Those who promote BHAG’s risk many things…including their credibility with their followers.
They must deal with doubts–their own and that of their members. They must be able to remain constant, steady, and steadfast in difficult times. They must be able to persevere. They must be able to stand steadfast and unflinchingly firm. They must be able to take develop a “No Fear” faith.
They must be willing to follow the process by which Christian hope is developed as Paul described in Romans 5. This, in itself, is a BHAG. Of course, without God, this BHAG is also impossible. Notice the greatest resistance to the BHAG is probably not the “Big Hairy Audacious Goal.” Instead, its the resistance to God and the personal challenge of faith that He gives via the BHAG/
The Fearful Implementation
Perhaps the greatest fear that BHAG’s can provoke is during implementation. During the trial, fear-driven anxieties may make us feel as if God has abandoned His people. Yet, that is precisely the anxiety that BHAG’s address. BHAG’s force us to trust God. They put us into a corner. They make it so that there is no other option…but trusting God.
When God comes through in His own way and time, he proves His faithfulness in ways never imagined. The witness of this awesome display of God’s presence and power is what God uses to motivate us to another even bigger BHAG.
What Every BHAG needs
Every BHAG must…
1) have a “larger than life” goal. It cannot be within man’s expectation or power to achieve.
2) be of God and based firmly on His Word. It must be His vision, not one’s own self-concocted plan.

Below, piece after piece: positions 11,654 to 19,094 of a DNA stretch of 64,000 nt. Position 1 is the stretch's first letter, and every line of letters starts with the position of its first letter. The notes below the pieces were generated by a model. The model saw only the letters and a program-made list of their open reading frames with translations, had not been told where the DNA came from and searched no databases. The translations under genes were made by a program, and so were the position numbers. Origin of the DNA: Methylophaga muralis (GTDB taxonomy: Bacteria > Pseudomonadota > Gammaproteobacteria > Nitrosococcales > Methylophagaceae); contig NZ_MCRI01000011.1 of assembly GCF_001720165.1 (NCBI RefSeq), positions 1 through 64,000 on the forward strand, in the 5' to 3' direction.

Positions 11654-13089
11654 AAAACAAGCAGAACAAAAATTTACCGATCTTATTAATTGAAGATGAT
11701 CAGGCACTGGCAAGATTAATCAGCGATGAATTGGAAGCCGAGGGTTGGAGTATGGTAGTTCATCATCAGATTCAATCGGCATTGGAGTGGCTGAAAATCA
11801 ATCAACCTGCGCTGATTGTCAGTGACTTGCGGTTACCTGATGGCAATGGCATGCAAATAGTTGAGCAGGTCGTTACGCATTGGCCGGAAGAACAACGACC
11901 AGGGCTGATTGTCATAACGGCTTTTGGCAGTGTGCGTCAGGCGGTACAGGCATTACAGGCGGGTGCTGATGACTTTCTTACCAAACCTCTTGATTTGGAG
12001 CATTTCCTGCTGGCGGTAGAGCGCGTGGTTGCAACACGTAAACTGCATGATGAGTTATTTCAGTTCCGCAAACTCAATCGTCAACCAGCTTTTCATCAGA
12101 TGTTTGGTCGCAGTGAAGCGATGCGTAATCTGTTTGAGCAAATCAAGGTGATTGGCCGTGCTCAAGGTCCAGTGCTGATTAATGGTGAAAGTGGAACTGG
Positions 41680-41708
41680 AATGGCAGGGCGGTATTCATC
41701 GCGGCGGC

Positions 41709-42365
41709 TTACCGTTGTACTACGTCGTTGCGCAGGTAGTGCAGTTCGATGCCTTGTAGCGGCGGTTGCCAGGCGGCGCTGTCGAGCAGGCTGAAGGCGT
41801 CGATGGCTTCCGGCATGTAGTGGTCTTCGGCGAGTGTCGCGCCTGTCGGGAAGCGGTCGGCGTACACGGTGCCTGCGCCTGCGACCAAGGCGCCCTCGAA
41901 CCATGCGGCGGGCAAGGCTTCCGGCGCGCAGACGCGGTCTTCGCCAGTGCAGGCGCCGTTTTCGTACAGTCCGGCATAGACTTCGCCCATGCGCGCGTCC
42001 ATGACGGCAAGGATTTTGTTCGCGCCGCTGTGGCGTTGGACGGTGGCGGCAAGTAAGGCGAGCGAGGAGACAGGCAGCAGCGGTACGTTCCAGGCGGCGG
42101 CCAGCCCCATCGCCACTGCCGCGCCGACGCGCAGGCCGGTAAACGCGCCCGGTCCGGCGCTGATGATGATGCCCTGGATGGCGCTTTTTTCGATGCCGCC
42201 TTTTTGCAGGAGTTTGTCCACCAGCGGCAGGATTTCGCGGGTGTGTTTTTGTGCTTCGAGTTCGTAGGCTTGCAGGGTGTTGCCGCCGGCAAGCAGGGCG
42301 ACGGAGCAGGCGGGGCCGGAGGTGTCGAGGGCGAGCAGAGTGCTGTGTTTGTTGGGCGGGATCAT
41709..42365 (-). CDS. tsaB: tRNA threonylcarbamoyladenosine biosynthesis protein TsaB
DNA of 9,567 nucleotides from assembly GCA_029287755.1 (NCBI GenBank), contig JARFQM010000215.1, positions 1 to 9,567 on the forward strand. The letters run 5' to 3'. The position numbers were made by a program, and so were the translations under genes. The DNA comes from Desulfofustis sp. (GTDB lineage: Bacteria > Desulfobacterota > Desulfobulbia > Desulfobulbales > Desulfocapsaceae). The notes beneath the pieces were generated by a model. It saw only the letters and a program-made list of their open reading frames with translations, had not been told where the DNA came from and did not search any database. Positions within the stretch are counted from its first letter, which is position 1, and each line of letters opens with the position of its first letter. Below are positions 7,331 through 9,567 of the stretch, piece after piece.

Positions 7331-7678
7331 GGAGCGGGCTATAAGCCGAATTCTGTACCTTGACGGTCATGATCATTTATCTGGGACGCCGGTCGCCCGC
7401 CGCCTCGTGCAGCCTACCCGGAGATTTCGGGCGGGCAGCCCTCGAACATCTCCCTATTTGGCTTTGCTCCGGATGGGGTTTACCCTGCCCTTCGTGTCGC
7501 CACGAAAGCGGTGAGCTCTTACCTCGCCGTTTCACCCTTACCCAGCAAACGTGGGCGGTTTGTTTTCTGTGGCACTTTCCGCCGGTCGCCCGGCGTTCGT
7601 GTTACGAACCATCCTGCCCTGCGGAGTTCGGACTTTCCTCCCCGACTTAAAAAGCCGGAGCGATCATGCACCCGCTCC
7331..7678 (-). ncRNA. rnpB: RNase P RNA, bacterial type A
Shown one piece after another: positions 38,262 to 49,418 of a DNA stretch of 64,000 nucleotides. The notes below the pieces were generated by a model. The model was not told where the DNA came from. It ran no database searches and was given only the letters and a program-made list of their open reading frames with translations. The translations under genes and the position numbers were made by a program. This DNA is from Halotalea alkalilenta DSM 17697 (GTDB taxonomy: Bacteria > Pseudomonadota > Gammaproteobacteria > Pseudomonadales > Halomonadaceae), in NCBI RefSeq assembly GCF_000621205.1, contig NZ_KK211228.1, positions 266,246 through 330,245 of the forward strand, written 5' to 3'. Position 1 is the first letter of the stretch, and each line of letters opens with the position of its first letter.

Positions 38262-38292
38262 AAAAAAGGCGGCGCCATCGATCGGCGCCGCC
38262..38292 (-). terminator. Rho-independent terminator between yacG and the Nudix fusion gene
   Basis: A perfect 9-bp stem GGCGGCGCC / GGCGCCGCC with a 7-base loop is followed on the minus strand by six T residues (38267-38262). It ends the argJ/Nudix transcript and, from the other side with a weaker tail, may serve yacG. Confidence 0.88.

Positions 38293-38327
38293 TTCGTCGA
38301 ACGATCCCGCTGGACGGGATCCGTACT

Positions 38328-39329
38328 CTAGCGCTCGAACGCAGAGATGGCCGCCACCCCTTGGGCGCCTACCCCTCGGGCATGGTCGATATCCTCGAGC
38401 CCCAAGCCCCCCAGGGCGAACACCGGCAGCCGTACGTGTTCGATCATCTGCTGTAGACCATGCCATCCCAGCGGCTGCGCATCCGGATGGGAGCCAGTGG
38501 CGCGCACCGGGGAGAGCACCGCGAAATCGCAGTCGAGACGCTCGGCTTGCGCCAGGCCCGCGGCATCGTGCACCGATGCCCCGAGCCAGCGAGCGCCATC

3) describe a “Big, Hairy, Audacious Goal.” It’s something that is so outrageous, so unthinkable and so unbelievable that there’s no other alternative but to give it to God.
4) attract the undivided attention of leaders and followers. Participants and on-lookers will be watching. Though skeptical, they too may be moved by the enthusiasm of the BHAG. Those implementing the BHAG must be steadfast. After all, their participation is a witness–an important witness–of God’s power among them.
5) recognize that only God’s power can achieve the vision. This is where the real power is. When God works a BHAG, His purpose is not simply to accomplish the stated goal. His purpose is also to transform the people, the organization and its leaders into a BHAG community of faith. This is where the greatest results occur. This is what causes the renewal which enables these communities of faith to move on to even greater–and more impossible–BHAG’s. Viva la BHAG!!!
Examples Of BHAG’s
1) Personally surviving a congregational split. Overcoming temptations to commit suicide, mental illness, or to resign is no mean accomplishment. It’s nothing short of miraculous. Indeed, if God were not for us in the conflict, who could stand???
2) Experiencing the spiritual renewal of a congregation which had been mired in conflict, antagonism, and self-centered ministry
3) Moving the church to a new location;
4) Totally shutting down a declining church, restructuring its worship and ministry, changing its name, and restarting it in the confidence of God’s working;
5) Setting a faith budget well beyond the reasonable expectation of anyone and achieving it;
6) In faith, adding staff to promote and extend the ministry of Jesus Christ from your church.
7) Extraordinary missionary goals that your church has never even imagined.;
8) Planting a new church with the assistance and sponsorship of your congregation or a cluster of congregations;
9) Creating a more healthy relationship between faithful pastors and their congregations and having denominations develop structures to realize greater levels of concrete support toward this goal;
10) Following the BHAG calling when God gives and beckons you and the congregation to stretch toward the vision.
How To Determine A BHAG